Stuff like that could be enough to take you out of a movie altogether, but City Limits had other problems too. It was trying so desperately to be cool that its overeagerness led it astray, as if merely having the characters show up on customised motorbikes would be enough to carry the flimsy plot which failed to have the courage of its convictions. This was perhaps surprising when you had a cast already seasoned in cult movies, but they could do little with a script that took itself so seriously, including the jokes: if only they'd forgot about what was acceptable to keep their fashionable qualities and gone all out for nuttiness, much as the Italians would have with the concept.

Indeed, if there was one country's movie industry beating the Americans at their own game when it came to the post-apocalypse flick it was those Italians, but there was nothing here in City Limits (even the title was nondescript) to match the craziness of watching a George Eastman cutting a swathe through the doomed future. When Lee finds his gang, they are not happy to see him since he has threatened an uneasy truce between them and a rival gang, the D.A. whose territory he stumbled into and in his attempts to flee, accidentally killed one of their members. Cue more riding about on those bikes, which in theory should have picked things up a bit but in practice was just, well, stuntmen riding around and occasionally falling off the vehicles.

But there is a bigger baddie than D.A. leader Ray (Danny De La Paz), and he is Bolo (Norbert Weisser) who is trying to dominate the city and has a bunch of henchmen to assist him. In an ambush, he sees to it that The Clippers' numbers are drastically depleted by gunfire - the gangs had an agreement never to use guns - and the survivors retreat to Albert's farm to recuperate. This might have been more interesting if it wasn't so uninspired, with even the quirks such as comic books being the currency of the day barely registering when the rest was so dull. It wasn't as if the actors were a dead loss, if you watched a lot of this kind of thing from this era you'd likely recognise more than a few of them, with Kim Cattrall as a defector probably the actress who went on to the biggest career, though this was still a couple of years after she had made an impact in Porky's. For Lipstadt, this appeared to put him off making features for good, pretty much, and he retreated to series television; funnily enough, you could envisage a TV show premise coming out of this. Music by Mitchell Froom and John Lurie.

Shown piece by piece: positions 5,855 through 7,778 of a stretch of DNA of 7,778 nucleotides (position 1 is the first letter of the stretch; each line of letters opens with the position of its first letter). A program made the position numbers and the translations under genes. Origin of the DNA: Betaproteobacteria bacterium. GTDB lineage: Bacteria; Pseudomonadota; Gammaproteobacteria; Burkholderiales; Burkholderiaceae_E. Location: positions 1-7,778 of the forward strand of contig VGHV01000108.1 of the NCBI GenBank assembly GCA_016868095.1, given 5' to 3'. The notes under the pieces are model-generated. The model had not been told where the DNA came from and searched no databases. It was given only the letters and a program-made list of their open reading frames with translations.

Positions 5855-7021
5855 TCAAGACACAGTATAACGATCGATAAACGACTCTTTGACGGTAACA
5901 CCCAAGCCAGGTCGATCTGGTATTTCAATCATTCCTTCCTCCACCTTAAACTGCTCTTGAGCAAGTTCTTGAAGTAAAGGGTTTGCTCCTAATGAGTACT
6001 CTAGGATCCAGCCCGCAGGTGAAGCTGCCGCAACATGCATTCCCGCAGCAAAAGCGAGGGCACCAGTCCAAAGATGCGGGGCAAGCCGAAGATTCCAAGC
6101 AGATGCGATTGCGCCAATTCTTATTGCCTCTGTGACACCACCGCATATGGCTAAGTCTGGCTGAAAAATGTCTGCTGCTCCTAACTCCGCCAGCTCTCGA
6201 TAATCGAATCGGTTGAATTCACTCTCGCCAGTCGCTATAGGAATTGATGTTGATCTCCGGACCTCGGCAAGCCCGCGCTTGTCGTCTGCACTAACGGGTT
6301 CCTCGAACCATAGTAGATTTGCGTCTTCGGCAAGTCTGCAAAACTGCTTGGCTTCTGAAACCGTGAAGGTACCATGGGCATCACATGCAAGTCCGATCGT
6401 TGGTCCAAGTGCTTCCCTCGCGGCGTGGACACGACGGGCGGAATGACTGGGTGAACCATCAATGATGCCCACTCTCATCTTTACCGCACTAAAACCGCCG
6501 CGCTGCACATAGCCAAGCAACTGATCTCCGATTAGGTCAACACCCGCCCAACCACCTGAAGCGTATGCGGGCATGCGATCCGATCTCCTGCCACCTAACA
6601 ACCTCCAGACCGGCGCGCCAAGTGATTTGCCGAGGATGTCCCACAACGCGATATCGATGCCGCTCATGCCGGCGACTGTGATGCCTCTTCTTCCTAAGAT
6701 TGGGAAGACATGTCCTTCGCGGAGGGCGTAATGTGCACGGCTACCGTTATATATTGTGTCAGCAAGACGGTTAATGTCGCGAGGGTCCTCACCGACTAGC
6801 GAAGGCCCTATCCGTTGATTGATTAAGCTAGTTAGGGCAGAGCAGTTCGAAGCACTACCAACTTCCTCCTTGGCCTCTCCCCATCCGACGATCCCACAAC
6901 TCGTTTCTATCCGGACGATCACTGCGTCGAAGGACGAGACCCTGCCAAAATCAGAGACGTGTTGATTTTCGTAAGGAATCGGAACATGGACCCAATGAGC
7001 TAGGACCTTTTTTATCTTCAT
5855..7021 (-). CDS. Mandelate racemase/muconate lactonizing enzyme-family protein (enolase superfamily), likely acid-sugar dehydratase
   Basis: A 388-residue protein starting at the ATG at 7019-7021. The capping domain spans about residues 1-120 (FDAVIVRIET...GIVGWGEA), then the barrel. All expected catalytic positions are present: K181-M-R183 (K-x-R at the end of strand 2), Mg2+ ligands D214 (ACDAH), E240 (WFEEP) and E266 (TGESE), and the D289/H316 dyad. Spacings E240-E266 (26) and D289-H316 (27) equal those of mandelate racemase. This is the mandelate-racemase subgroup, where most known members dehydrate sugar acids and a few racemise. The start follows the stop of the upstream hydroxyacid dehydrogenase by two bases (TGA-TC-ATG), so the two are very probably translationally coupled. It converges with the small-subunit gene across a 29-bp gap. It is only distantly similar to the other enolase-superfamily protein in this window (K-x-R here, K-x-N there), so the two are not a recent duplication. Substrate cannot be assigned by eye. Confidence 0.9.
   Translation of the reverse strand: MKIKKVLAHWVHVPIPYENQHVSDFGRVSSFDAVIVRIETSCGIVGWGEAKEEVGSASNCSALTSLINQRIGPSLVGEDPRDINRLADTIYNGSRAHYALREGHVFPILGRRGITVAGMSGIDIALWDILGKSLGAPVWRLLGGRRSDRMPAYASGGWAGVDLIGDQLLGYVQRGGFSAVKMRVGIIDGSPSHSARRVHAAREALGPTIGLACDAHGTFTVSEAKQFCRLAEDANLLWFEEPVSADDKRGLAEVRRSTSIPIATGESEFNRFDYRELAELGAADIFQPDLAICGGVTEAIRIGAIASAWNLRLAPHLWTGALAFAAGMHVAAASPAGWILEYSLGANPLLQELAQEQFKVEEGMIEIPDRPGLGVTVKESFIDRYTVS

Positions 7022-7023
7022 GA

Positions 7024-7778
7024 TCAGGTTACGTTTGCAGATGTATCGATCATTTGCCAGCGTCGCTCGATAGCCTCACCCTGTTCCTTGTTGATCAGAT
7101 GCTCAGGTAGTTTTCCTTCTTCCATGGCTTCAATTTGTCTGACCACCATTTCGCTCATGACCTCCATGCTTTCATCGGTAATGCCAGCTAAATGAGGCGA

Reviewer: Graeme Clark

 

This review has been viewed 1553 time(s).

As a member you could Rate this film

 
Review Comments (0)


Untitled 1

Login
  Username:
 
  Password:
 
   
 
Forgotten your details? Enter email address in Username box and click Reminder. Your details will be emailed to you.
   

Latest Poll
Which star is the best at shouting?
Arnold Schwarzenegger
Brian Blessed
Tiffany Haddish
Steve Carell
Olivia Colman
Captain Caveman
Sylvester Stallone
Gerard Butler
Samuel L. Jackson
Bipasha Basu
   
 
   

Recent Visitors
Graeme Clark
Darren Jones
Paul Smith
Andrew Pragasam
  Mick Stewart
Enoch Sneed
  Dsfgsdfg Dsgdsgsdg
  Hannah Prosser
   

 

Last Updated: